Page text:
Satellite view of Super Typhoon Wutip on Monday. (CIRA/Colorado State/NOAA)

The United States was hit by a barrage of wild weather over the weekend. Tornadoes carved through the South, a blizzard buried the northern plains, and flash floods drenched the Tennessee Valley. But amid the busy weekend, the United States also was struck by something you might not be expecting at this time of the year: a typhoon.

The U.S. territory of Guam was sideswiped by the beastly storm — Wutip — on Saturday. It was whirling Monday morning about 300 miles west of the Mariana Islands with 150 mph sustained winds coiled tightly around its foreboding eye. The Category 4-equivalent typhoon is packing gusts topping 180 mph. Early Monday, it peaked at Category 5-equivalent strength, making it the strongest February typhoon on record.

It is also the longest-lived February typhoon on record and the first February super typhoon in more than a century.

The powerhouse storm is like an atmospheric whirlpool, vacuuming air up and out its center. The storm’s barometric pressure fell to 915 millibars — 27.02 inches — the air pressure if you climbed to the height of two Empire State buildings.

February typhoons are incredibly unusual. The last such storm to skirt Guam was Irma in 1953. That one dropped 7.88 inches of rain in 24 hours. The island dodged a bullet again this time, as the Guam Daily Post reports no serious damage or injury occurred.

But it was a wet storm, with 4.21 inches of rain at Guam’s Antonio B. Won Pat International Airport Saturday, triggering a rare flash flood warning and setting a rainfall record for the date.

“There was some flash flooding on the southeastern part of the island,” said Mike Middlebrook, senior forecaster at the National Weather Service office in Tiyan, Guam. “Inarajan had some issues and picked up more than a foot.”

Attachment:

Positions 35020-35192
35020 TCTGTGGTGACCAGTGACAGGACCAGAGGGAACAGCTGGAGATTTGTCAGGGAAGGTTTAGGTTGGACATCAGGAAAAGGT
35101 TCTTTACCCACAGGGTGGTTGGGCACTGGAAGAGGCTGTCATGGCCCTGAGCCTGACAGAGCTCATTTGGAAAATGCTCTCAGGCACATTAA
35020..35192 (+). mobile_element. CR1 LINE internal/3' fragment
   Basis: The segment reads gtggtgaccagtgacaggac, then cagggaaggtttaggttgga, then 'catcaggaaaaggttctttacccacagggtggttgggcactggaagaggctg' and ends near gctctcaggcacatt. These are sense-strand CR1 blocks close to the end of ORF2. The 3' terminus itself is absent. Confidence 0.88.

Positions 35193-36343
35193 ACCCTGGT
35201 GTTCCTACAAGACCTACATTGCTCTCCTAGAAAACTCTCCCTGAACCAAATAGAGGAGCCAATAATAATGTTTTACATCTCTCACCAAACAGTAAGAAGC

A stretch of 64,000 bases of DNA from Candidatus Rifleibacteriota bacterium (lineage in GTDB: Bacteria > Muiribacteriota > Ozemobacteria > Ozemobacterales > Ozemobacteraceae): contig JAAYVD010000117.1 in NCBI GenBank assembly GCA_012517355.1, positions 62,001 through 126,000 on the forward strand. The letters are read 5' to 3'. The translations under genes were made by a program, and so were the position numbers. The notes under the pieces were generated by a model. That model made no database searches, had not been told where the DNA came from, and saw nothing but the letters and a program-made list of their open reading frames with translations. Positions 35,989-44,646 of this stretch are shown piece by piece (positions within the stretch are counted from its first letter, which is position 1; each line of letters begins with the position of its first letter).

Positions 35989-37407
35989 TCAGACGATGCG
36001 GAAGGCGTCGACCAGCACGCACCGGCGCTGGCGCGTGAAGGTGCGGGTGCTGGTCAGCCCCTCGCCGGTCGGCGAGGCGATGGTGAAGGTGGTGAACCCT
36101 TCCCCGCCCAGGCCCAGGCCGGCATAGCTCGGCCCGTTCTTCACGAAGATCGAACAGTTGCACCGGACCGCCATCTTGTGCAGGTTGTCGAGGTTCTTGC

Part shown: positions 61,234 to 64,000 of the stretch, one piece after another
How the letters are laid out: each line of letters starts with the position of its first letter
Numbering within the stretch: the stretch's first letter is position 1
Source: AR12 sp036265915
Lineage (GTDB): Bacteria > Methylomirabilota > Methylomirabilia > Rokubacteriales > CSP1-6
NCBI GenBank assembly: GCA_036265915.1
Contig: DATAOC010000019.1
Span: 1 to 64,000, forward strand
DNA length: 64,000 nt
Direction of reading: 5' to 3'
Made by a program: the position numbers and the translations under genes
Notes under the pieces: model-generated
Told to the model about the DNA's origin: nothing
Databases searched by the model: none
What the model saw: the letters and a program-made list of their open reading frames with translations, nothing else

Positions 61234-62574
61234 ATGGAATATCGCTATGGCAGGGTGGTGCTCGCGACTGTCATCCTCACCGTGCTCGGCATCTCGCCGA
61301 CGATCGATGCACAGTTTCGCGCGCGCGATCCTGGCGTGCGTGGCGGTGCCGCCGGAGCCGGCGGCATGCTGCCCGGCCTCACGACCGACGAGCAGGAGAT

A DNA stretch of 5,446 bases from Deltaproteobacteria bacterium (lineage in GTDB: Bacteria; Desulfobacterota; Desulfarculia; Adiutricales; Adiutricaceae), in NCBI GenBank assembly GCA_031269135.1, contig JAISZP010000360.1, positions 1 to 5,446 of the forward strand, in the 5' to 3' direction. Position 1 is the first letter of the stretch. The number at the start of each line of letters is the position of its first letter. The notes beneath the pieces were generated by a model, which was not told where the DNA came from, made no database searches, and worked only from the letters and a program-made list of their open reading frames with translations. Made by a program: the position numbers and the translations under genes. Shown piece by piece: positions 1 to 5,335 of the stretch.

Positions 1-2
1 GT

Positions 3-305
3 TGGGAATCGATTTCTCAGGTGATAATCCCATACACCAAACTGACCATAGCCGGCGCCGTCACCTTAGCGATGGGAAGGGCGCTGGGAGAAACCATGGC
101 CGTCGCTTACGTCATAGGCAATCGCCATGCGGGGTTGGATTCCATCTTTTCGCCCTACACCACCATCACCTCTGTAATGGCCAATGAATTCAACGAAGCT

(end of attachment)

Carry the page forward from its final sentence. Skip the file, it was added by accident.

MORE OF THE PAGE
Jared Duenas fills his pickup truck with gasoline last week in the village of Sinajana, Guam, in preparation for the typhoon. (Grace Garces Bordallo/AP)

An automated sensor in the town of Inarajan recorded 16.9 inches over the weekend — its highest two-day rain total on record. Despite the hefty totals, Middlebrook said it could have been worse, adding that “we were just on the fringe of this storm.”

There is a silver lining: Guam desperately needs the rain. Scant rainfall in recent weeks has made water planning an issue for the Mariana Islands, including Guam. A statement by the National Weather Service on Feb. 11 painted a drought-stricken picture, stating residents “should plan for drier conditions over the next several weeks and perhaps months.”

Middlebrook said: “We were close to the point of having to issue fire weather watches. The rain was probably beneficial.”

The Mariana Islands are no stranger to typhoons. Four months ago, Super Typhoon Yutu ravaged Saipan, eerily swallowing the island in its eye after lashing it with sustained 180 mph winds. It became the second-strongest hurricane to make landfall on U.S. soil.

“Tinian was flattened,” Middlebrook said of the island southwest of Saipan. “I was watching it on satellite that night. I’ll tell you what — it’s horrible to be helpless and watching something like that as it’s about to hit people. But they’re doing okay now.”

This time around, no land masses look to be in harm’s way as Wutip continues to churn over open waters. The Joint Typhoon Warming Center estimates it will slowly weaken, remaining at or above hurricane-equivalent strength through midweek before dissipating into a tropical depression on Thursday well southeast of Taiwan.

Correction: The original version of this story incorrectly stated Typhoon Wutip would dissipate southeast of Taiwan, China instead of simply Taiwan. This has been amended.